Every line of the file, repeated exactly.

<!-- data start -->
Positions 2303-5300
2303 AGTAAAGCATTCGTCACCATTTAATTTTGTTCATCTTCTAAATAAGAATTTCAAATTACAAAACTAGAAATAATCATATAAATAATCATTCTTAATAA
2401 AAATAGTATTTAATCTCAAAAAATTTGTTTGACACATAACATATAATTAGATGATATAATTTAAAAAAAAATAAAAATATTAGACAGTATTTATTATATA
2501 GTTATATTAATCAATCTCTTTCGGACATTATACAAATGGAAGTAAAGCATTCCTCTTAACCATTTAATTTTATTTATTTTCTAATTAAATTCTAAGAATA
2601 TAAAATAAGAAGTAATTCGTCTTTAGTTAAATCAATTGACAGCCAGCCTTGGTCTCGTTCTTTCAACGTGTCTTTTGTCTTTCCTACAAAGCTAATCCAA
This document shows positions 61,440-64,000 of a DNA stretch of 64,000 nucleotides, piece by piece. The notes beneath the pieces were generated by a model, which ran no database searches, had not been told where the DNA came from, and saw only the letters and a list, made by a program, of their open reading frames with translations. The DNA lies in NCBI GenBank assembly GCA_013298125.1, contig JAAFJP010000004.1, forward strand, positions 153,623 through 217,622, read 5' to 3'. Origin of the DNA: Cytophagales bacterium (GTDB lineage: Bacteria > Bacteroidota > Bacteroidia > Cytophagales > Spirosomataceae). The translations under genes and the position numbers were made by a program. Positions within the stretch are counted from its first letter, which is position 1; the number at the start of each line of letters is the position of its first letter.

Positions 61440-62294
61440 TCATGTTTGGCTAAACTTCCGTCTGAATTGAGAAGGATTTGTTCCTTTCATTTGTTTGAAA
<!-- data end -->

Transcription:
Positions 2303-5300
2303 AGTAAAGCATTCGTCACCATTTAATTTTGTTCATCTTCTAAATAAGAATTTCAAATTACAAAACTAGAAATAATCATATAAATAATCATTCTTAATAA
2401 AAATAGTATTTAATCTCAAAAAATTTGTTTGACACATAACATATAATTAGATGATATAATTTAAAAAAAAATAAAAATATTAGACAGTATTTATTATATA
2501 GTTATATTAATCAATCTCTTTCGGACATTATACAAATGGAAGTAAAGCATTCCTCTTAACCATTTAATTTTATTTATTTTCTAATTAAATTCTAAGAATA
2601 TAAAATAAGAAGTAATTCGTCTTTAGTTAAATCAATTGACAGCCAGCCTTGGTCTCGTTCTTTCAACGTGTCTTTTGTCTTTCCTACAAAGCTAATCCAA
This document shows positions 61,440-64,000 of a DNA stretch of 64,000 nucleotides, piece by piece. The notes beneath the pieces were generated by a model, which ran no database searches, had not been told where the DNA came from, and saw only the letters and a list, made by a program, of their open reading frames with translations. The DNA lies in NCBI GenBank assembly GCA_013298125.1, contig JAAFJP010000004.1, forward strand, positions 153,623 through 217,622, read 5' to 3'. Origin of the DNA: Cytophagales bacterium (GTDB lineage: Bacteria > Bacteroidota > Bacteroidia > Cytophagales > Spirosomataceae). The translations under genes and the position numbers were made by a program. Positions within the stretch are counted from its first letter, which is position 1; the number at the start of each line of letters is the position of its first letter.

Positions 61440-62294
61440 TCATGTTTGGCTAAACTTCCGTCTGAATTGAGAAGGATTTGTTCCTTTCATTTGTTTGAAA